8. Apply companion planting
Companion planting offers a variety of benefits to gardeners, all of which have the potential to enhance your survival garden. Companion planting occurs when a plant is grown to enhance the quality of another, primary plant. As an illustration, you could plant flowers near your fruit garden to attract pollinators that will pollinate the fruit blooms.
Particular companion plants can directly benefit the primary plant by releasing certain nutrients into the soil, causing the primary plant to grow better and potentially yield more. When developing a survival garden, you must examine the demands and vulnerabilities of each of your core plants.
9. Plant Perennial Plants
Perennials are the backbone of a guaranteed survival garden. Perennials are plants that return year after year without needing to be replanted. They simply sprout each spring, full of life and ready to produce food, without your assistance.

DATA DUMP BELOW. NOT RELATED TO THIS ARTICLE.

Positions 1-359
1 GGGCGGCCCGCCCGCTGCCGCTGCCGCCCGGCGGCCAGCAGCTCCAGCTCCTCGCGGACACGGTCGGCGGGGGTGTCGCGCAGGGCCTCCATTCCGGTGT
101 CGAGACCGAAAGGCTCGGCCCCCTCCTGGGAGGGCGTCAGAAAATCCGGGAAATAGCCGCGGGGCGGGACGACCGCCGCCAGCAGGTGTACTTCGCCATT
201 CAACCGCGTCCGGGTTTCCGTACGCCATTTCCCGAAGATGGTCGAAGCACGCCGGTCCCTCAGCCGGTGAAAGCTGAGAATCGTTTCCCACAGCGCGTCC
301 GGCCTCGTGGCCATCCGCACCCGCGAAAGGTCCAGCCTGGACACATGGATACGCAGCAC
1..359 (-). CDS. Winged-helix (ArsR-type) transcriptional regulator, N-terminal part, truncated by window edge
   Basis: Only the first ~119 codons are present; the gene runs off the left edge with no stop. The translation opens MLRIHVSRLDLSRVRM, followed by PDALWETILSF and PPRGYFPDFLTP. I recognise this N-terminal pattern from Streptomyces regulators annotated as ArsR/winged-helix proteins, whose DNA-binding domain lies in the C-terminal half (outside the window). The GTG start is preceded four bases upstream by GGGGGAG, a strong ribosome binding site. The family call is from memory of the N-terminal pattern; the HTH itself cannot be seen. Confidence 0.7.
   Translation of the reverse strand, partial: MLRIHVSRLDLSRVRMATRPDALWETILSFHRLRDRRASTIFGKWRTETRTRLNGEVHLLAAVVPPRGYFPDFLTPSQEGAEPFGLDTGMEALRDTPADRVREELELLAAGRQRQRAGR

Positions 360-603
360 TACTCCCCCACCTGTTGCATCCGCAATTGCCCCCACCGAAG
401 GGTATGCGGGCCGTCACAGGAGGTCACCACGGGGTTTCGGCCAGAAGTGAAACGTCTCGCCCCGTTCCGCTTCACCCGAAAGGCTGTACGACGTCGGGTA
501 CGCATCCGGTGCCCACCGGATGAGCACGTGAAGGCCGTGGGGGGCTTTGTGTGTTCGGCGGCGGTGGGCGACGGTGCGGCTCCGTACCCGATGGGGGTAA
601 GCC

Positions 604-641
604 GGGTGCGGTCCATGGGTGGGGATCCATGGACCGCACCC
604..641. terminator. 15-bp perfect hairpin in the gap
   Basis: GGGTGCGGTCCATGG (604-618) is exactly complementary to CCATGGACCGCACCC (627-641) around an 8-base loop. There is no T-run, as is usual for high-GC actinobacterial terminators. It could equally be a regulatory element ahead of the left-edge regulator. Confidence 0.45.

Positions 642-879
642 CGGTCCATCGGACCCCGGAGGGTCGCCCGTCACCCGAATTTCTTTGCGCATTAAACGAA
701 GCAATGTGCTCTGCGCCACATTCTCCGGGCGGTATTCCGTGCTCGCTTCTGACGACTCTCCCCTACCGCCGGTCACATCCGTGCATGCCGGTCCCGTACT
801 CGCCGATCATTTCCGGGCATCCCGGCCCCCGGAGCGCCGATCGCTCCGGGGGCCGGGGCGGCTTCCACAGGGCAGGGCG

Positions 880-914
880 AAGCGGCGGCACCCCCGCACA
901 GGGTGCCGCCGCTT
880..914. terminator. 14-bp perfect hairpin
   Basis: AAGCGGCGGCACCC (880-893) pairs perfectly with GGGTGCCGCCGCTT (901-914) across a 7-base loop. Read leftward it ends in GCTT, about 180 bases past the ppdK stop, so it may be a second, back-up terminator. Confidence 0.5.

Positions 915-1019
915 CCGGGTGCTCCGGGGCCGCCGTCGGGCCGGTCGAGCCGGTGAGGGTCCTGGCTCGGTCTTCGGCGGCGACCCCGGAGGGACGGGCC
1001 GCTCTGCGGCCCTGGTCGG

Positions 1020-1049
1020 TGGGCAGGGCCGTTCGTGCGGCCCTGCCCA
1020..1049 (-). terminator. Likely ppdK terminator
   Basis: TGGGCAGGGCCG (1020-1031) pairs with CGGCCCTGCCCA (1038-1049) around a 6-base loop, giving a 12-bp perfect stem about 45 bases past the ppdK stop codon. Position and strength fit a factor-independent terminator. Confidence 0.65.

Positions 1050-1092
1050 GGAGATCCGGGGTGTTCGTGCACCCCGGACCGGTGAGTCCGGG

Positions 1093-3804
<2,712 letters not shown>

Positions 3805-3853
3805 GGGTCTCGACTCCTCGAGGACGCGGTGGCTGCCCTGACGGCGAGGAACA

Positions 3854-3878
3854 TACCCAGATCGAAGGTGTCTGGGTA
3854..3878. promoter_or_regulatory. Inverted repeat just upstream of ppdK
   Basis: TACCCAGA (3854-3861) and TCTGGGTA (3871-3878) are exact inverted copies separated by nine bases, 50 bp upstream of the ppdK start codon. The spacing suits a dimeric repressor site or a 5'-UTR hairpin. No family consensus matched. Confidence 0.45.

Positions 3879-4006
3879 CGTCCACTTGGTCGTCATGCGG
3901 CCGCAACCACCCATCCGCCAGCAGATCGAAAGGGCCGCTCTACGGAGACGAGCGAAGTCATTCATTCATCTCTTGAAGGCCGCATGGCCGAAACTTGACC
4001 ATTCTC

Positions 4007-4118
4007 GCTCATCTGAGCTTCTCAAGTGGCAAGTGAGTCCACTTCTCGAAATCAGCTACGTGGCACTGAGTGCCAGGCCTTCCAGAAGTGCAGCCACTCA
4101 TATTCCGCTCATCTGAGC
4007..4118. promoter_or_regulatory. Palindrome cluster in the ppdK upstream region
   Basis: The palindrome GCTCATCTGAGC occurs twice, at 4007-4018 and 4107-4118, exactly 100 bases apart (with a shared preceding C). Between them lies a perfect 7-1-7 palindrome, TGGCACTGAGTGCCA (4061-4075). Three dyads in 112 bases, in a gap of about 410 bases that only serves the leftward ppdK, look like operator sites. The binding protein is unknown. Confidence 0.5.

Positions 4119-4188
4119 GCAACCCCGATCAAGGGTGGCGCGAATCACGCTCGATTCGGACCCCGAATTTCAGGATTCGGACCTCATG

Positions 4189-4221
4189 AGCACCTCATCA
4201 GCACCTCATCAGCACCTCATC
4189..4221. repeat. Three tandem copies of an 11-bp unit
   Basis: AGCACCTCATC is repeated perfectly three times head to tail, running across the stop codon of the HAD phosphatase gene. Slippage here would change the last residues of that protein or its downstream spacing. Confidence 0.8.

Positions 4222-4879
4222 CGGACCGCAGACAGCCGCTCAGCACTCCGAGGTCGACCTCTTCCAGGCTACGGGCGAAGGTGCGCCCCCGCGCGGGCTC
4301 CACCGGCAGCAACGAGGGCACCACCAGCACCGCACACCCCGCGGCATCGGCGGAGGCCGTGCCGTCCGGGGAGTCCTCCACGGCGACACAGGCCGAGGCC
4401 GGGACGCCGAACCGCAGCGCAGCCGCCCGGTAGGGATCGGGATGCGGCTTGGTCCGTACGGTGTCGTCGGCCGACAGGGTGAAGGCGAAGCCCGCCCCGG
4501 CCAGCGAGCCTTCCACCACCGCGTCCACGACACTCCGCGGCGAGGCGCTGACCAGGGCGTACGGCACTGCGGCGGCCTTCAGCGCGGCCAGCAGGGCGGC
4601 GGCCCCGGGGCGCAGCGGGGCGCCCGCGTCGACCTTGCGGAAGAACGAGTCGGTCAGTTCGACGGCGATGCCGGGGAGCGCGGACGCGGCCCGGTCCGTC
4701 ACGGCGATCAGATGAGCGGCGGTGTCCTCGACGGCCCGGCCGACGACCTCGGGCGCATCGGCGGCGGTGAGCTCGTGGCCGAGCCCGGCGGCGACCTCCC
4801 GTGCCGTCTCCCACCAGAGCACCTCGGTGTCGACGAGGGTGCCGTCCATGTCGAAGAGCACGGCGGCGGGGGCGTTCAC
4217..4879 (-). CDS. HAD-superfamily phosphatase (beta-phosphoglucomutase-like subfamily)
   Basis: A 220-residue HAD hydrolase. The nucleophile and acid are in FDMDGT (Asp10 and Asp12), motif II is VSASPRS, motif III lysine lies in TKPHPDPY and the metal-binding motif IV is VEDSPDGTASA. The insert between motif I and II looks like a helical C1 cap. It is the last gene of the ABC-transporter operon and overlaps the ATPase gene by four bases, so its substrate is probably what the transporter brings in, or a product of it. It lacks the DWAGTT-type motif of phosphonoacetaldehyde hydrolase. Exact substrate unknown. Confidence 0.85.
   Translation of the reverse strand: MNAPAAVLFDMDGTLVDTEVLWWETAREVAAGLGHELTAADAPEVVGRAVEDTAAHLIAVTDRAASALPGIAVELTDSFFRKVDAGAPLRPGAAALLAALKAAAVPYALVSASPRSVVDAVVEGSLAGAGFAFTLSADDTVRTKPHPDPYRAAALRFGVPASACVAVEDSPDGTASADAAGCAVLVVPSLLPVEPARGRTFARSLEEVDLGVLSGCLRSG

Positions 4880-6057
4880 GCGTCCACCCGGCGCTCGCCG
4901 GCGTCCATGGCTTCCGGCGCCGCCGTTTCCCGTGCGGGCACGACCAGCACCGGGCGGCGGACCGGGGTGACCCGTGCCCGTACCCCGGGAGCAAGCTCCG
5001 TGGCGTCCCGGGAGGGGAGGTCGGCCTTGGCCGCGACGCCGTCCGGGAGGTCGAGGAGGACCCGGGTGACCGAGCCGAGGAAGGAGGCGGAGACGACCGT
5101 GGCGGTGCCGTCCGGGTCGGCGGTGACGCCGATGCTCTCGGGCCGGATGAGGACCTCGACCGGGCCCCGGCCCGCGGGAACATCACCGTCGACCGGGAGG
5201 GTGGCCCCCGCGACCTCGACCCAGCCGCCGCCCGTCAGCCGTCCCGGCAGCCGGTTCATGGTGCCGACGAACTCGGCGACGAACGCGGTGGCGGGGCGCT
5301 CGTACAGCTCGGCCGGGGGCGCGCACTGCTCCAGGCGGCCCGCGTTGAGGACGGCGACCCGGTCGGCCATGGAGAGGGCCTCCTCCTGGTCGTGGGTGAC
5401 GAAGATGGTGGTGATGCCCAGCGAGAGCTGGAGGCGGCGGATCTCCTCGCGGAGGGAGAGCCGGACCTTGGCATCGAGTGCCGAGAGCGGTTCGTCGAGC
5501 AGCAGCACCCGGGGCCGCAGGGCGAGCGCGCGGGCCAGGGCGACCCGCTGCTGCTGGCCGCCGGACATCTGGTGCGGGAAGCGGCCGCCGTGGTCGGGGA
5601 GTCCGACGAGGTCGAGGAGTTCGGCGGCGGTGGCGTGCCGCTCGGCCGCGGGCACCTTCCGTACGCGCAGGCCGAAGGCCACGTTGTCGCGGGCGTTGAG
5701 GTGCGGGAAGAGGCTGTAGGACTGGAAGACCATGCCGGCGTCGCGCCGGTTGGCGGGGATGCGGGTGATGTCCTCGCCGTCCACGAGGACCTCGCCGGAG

Once established, perennials, particularly trees and shrubs, have vast root systems that make them more drought-tolerant and able to produce fruit under difficult conditions. Utilizing vertical space, trees can produce enormous quantities of fruit on a smaller area than a standard vegetable garden.
10. Harvest Preservation
Organizing your garden and cultivating your plants may appear to be the most important procedures, but preserving your produce may be equally critical. If you do not know how to preserve your crop, it is unlikely that you will be able to consume your survival garden’s produce throughout the year.
Even if you have an indoor garden that grows year-round, you will certainly have excess produce at some point. To avoid squandering your hard-earned food, it is essential to preserve it. There are a few significant methods for preserving your produce, all of them are simple to execute depending on your needs.
Growing your own food is one of the most beneficial things you can do to be as prepared as possible for a potential emergency, although it is difficult to predict the future. And survival gardening is not only about being prepared for the worst. Growing adequate food for your household has numerous advantages. In addition to providing year-round nourishment, it supports pollinators, reduces your carbon footprint, and fosters a connection to your food source.